Rumor out of Canada in the Globe and Mail has the Knicks interested in picking up Jalen Rose in exchange for Anfernee Hardaway. The Raptors would be interested in the deal since Hardaway's maximum contract would come off the books at the end of this season. Then Toronto could use that salary-cap space during the offseason to become a major player in free agency. While Rose could help the Knicks, however, it's doubtful they would make the deal since it would cost them about $35 million next season. Rose would get the $16.9 million owed on his contract and the Knicks would have to pay the dollar-for-dollar penalty for being over the luxury-tax threshold . . .
Rose, meanwhile, is becoming frustrated with his diminishing role with the Raptors. He recently went scoreless in a game for the first time in 551 contests. How has he dealt with his lack of playing time and the Raptors' poor start? "I've just been doing a lot of praying," he told the Toronto Sun. "A lot of praying and a lot of shutting up." . . .
Some may have wondered why the Nuggets used their full mid-level exception on signing point guard Earl Watson during the offseason when the team already had a pair of solid point guards in Andre Miller and Earl Boykins. Watson, in fact, didn't even play for George Karl's squad in seven of the first eight games — despite his five-year, $29 million deal. Still, the Nuggets may end up looking brilliant in this whole thing. They now can dangle a quality point guard as trade bait to help fill a need — although Watson won't be eligible to be traded until Dec. 15. Ex-Ute Miller, in fact, may be the guy to go. Boykins, who is a bargain for his $2.75 million salary and is the unlikeliest to be shopped, according to the Rocky Mountain News . . .
Stephon Marbury, who once called himself the best point guard in the NBA, is willing to switch positions, according to the New York Daily News. Marbury has informed new Knicks coach Larry Brown that he can contribute more to the team by moving to shooting guard. While he'd be undersized at the position, it has worked in the past with the 76ers Allen Iverson. The biggest problem with that switch, however, is that Marbury is the only proven point guard on the Knicks' roster . . .
George Karl has been around the NBA almost as much as Larry Brown — although without as much postseason success. But Karl, the Nuggets coach, says he understands why Brown wanted to coach the Knicks. "The best place to win a game is in the Garden," said Karl referring, of course, to Madison Square. "(New York) seems to have a love and passion for the game that very few cities have . . . Part of me would love to coach the Knicks someday." . . .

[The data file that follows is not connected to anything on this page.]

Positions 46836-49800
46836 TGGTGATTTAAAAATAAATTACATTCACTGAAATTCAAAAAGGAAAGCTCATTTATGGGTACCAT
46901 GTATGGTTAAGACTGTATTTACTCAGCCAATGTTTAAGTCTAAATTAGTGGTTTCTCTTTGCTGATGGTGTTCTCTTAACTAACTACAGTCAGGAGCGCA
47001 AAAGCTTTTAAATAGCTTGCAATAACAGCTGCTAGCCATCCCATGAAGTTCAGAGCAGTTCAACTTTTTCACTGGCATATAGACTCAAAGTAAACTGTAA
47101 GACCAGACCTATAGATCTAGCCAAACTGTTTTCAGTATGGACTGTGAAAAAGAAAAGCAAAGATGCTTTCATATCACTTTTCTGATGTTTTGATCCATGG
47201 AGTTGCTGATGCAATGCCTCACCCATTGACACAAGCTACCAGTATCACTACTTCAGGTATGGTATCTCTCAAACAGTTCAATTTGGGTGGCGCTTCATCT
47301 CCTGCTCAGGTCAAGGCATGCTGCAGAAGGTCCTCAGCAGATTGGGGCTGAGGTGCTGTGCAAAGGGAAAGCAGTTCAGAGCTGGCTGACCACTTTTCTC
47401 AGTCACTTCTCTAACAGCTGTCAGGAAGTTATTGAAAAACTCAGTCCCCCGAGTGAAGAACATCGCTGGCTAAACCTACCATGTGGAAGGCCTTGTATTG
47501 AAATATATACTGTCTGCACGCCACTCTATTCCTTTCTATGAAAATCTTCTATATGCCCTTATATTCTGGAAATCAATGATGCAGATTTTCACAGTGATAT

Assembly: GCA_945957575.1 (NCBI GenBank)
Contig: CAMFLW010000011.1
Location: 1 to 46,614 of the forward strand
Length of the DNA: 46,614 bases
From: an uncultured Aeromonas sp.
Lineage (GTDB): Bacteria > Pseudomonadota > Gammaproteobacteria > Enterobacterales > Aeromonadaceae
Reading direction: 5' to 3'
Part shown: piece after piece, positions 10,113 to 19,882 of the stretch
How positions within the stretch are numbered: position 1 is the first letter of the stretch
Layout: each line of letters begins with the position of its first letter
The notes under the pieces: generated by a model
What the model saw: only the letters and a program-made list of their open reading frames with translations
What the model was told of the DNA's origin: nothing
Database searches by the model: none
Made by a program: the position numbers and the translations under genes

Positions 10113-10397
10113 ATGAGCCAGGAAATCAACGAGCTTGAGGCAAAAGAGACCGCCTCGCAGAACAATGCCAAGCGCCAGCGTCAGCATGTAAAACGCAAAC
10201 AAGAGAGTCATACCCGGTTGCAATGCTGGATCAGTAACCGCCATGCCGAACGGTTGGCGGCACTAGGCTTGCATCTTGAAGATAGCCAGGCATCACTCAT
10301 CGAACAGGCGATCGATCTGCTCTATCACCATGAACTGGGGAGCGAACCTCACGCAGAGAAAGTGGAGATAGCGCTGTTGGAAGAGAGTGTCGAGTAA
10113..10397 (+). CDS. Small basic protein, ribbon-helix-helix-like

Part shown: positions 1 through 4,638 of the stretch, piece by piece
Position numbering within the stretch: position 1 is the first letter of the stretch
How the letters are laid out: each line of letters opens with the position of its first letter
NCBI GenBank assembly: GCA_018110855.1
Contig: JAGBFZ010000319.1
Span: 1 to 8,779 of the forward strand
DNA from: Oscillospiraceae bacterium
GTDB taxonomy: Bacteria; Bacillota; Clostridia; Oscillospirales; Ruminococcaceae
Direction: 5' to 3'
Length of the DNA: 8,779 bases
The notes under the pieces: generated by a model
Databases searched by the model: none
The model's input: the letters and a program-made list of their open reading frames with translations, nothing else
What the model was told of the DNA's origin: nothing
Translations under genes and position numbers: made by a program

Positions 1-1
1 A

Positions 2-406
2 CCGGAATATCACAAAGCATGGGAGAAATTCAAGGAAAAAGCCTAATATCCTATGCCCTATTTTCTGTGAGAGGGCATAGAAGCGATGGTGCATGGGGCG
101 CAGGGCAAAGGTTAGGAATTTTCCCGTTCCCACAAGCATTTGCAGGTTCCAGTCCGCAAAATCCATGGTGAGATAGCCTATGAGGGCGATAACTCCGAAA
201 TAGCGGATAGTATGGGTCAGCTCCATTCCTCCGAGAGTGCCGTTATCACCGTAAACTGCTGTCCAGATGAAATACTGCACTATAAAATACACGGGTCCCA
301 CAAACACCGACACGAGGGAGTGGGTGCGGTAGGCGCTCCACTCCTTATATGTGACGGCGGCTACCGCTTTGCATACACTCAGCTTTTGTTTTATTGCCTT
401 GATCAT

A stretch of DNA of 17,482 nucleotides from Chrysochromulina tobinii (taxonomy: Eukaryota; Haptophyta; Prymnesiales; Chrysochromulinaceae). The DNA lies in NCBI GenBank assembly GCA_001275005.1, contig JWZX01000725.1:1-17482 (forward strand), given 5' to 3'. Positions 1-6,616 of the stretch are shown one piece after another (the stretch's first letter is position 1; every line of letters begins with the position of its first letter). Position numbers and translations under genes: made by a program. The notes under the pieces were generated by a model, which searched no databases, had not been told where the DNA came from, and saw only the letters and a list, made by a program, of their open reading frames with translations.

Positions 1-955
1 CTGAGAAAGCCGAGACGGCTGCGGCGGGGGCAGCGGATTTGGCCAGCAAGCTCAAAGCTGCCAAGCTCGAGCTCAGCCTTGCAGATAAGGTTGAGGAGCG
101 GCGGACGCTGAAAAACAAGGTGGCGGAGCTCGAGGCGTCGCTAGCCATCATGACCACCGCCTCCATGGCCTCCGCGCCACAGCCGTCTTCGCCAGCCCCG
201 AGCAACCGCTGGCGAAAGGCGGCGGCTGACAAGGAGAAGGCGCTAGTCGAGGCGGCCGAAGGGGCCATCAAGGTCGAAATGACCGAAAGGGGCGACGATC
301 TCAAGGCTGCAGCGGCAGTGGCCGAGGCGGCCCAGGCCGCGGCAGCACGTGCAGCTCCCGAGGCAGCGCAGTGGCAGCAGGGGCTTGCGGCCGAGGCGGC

Former Utah Valley State guard Ronnie Price scored his first-ever NBA points against the Jazz this week. He scored four points on 2-for-2 shooting with a rebound and an assist in six minutes of garbage time. Price had played in two previous games, but had failed to score in either one of them . . .
Chicago Bulls coach Scott Skiles is placing the blame for his team's woes on his own shoulders. According to the Chicago Tribune, Skiles says he is failing as the Bulls' coach. "Our overall defensive effort just is not acceptable for us to win," he said. . . .
Kevin Garnett made some interesting comments about Timberwolves vice president of basketball operations Kevin McHale with TNT cameras rolling this week. Garnett was critical of the way McHale handled the firing of Flip Saunders last season. After Saunders was fired, McHale coached the rest of the season. "If I wanted to coach, I'd be coaching right now," McHale told the Minneapolis Star-Tribune. "I took the responsibility of the team last year. The way we were playing, I didn't think it was fair to put it on anybody else, the assistant coaches." Dwane Casey, formerly an assistant in Seattle, is Minnesota's head coach this season. . . .
San Antonio coach Gregg Popovich, worried that he had been overplaying star Manu Ginobili, who is recovering from a thigh injury, signed a new player this week. Alex Scales, a 6-2 shooter from the University of Oregon has played professionally in Italy, China, South Korea and the CBA, but has never gotten his NBA chance — in a real game — until now. . . .
Fred Hoiberg credits getting rejected for life insurance for possibly saving his life. The Timberwolves shooting guard had a standard insurance exam that led to a diagnosis of an enlarged aortic root that led to open-heart surgery that led to the pacemaker that is now in his chest. Hoiberg is not currently playing, but he hasn't ruled out a comeback. He considers himself lucky in a year in which Hawks center Jason Collier and ex-Ute and 49ers lineman Thomas Herrion died of heart-related ailments.